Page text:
Property meeting

Property owners from Jason Way and Clearfield Street attended a meeting on Thursday where they signed up with the city to pursue government monies that would pay for a city buy of their flood-damaged homes.

     Homeowners with property on Jason Way and Clearfield Street met with city officials Thursday to begin the process of a home buy out.

     The neighborhood in West Morehead was badly damaged by the May 2 flood. Homeowners of 17 homes on Jason Way and three on Clearfield Street were given the option by the city to apply for federal and state monies that will allow them to elevate their homes, or to be bought out by the city.

     During Thursday’s meeting, residents were asked to sign a form that would allow the city to apply for the grants, but also promised that the home owners would donate 10 percent of the value of their home (before the flood) to the city for demolition and clean up.  

     City Planner and Building Inspector Joe Parson said completing the necessary paperwork now would make the process shorter by at least nine months. 

     “Morehead is way ahead of any other city in Kentucky as far as applying for this grant goes,” Parson said.  “We could get ice storm money reallocated and knock a lot of time off the process.”

     The estimated $1.6 million project would raise the 20 homes in question, or simply demolish them. The city would be responsible for the demolition, refuse removal, regarding the land and sowing the land with grass. Part of the agreement would mean the land could never be used to build new structures. The project would be funded with 75 percent FEMA money, 12 percent State Hazard Mitigation money, and 13 percent local monies (donated by the home owners.)

     All the homes in question except one are below the current flood elevation and without raising the structures or demolishing them, the city stands to loose the federal flood insurance program.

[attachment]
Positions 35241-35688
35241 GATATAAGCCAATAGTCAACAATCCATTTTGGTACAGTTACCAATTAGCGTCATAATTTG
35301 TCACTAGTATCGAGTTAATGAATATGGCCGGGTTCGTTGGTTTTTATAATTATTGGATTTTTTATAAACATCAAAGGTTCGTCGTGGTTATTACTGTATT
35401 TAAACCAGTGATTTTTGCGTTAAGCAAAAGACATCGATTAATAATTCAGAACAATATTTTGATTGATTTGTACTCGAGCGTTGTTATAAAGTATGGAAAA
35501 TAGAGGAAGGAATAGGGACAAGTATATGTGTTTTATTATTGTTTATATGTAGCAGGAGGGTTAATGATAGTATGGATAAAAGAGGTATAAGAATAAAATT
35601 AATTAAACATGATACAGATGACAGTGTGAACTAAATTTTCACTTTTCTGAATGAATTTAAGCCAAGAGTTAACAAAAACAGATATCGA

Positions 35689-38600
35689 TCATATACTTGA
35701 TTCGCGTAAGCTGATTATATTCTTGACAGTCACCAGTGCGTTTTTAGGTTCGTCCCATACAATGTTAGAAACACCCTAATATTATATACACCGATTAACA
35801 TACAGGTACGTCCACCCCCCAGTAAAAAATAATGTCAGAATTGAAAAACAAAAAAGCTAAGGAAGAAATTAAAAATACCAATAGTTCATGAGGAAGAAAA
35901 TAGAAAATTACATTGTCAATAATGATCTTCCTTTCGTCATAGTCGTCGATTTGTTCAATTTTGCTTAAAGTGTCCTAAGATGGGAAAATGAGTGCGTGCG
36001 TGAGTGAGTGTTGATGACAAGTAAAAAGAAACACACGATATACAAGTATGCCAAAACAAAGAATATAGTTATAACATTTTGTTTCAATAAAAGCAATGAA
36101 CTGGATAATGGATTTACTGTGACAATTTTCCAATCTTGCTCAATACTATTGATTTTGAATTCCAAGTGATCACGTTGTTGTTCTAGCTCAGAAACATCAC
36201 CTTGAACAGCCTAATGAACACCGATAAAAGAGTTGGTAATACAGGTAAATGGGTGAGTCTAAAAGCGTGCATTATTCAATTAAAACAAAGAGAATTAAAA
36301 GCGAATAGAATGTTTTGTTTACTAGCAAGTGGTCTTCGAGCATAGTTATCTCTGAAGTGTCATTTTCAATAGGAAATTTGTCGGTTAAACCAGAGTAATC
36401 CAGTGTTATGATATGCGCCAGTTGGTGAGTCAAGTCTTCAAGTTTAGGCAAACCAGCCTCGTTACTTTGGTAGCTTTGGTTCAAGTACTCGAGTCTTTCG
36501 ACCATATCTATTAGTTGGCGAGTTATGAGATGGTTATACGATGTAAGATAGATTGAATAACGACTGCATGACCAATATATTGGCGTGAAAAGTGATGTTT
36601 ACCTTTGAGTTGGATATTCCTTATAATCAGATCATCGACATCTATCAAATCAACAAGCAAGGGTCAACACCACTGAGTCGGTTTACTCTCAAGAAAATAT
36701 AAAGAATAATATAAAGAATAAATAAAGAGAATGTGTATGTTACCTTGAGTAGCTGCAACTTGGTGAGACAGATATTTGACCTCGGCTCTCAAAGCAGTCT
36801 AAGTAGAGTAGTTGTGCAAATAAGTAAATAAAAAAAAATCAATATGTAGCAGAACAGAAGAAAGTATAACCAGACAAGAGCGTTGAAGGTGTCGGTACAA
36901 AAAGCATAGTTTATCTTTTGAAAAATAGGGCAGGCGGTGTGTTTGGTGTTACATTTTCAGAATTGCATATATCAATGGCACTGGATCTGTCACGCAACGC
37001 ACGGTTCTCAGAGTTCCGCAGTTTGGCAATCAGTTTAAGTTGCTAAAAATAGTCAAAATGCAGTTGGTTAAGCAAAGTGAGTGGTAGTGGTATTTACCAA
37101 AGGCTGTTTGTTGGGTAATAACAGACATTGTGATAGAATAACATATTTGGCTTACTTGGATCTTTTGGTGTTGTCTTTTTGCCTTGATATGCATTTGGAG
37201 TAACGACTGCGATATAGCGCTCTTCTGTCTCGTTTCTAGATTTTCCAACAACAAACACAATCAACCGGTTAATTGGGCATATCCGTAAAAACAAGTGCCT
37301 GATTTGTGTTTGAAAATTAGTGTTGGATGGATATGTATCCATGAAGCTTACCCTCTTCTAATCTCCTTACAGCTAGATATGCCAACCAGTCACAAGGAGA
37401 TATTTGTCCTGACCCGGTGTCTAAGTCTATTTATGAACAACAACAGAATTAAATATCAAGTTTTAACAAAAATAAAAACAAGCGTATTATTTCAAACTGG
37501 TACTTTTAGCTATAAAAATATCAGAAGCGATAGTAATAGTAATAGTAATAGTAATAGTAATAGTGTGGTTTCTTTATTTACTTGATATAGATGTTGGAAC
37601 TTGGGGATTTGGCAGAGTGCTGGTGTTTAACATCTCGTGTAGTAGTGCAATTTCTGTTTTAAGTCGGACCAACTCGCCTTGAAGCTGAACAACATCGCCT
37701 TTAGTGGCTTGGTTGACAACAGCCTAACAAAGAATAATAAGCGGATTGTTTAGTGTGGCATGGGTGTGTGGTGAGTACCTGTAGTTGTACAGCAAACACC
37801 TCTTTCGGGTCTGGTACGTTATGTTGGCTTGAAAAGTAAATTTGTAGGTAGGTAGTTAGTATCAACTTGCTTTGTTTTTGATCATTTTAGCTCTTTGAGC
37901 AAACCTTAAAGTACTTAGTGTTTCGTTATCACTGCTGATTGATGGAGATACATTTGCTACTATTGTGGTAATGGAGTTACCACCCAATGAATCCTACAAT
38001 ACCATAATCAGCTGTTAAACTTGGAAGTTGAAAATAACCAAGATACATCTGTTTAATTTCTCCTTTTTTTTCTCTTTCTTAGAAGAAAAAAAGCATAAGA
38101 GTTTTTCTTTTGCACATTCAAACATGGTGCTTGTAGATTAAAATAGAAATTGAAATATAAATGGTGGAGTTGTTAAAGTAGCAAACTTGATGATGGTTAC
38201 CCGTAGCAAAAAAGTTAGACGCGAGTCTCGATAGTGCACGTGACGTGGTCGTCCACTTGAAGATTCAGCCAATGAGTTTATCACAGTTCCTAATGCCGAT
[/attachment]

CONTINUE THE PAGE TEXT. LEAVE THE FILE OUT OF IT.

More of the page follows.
The majority of homes in the West Morehead neighborhood were affected in some way by the flooding, but just 20 homes were invited to sign up for the program.

     “It has to do with the damage to the home and with the elevation of the land,” Parson said. “All of the homes received at least 50 percent of the value of their home in flood damages. These are the homes that were hit the hardest and they are all on the same or similar elevation. There just wasn’t any grant money available to do any more of the surrounding homes.”

     Parson says once the 20 structures are removed, the remaining homes in the area will be less susceptible to flooding. With no more roof runoff and the removal of all the concrete and roads around the homes, there will be more land to soak up rising waters.

     Many of the residents will not be raising their homes elevation. Instead, they will let the city buy the property.

     “I signed to have my place mitigated,” Jason Way resident Cindy Crager said. “I owned my house when (the neighborhood) was first built and it never flooded. Then they filled in up town and in Olde Towne, and it started flooding. We spent $15,000 remodeling when it flooded last year, and then it came again in May. I just don’t want to do it again.”

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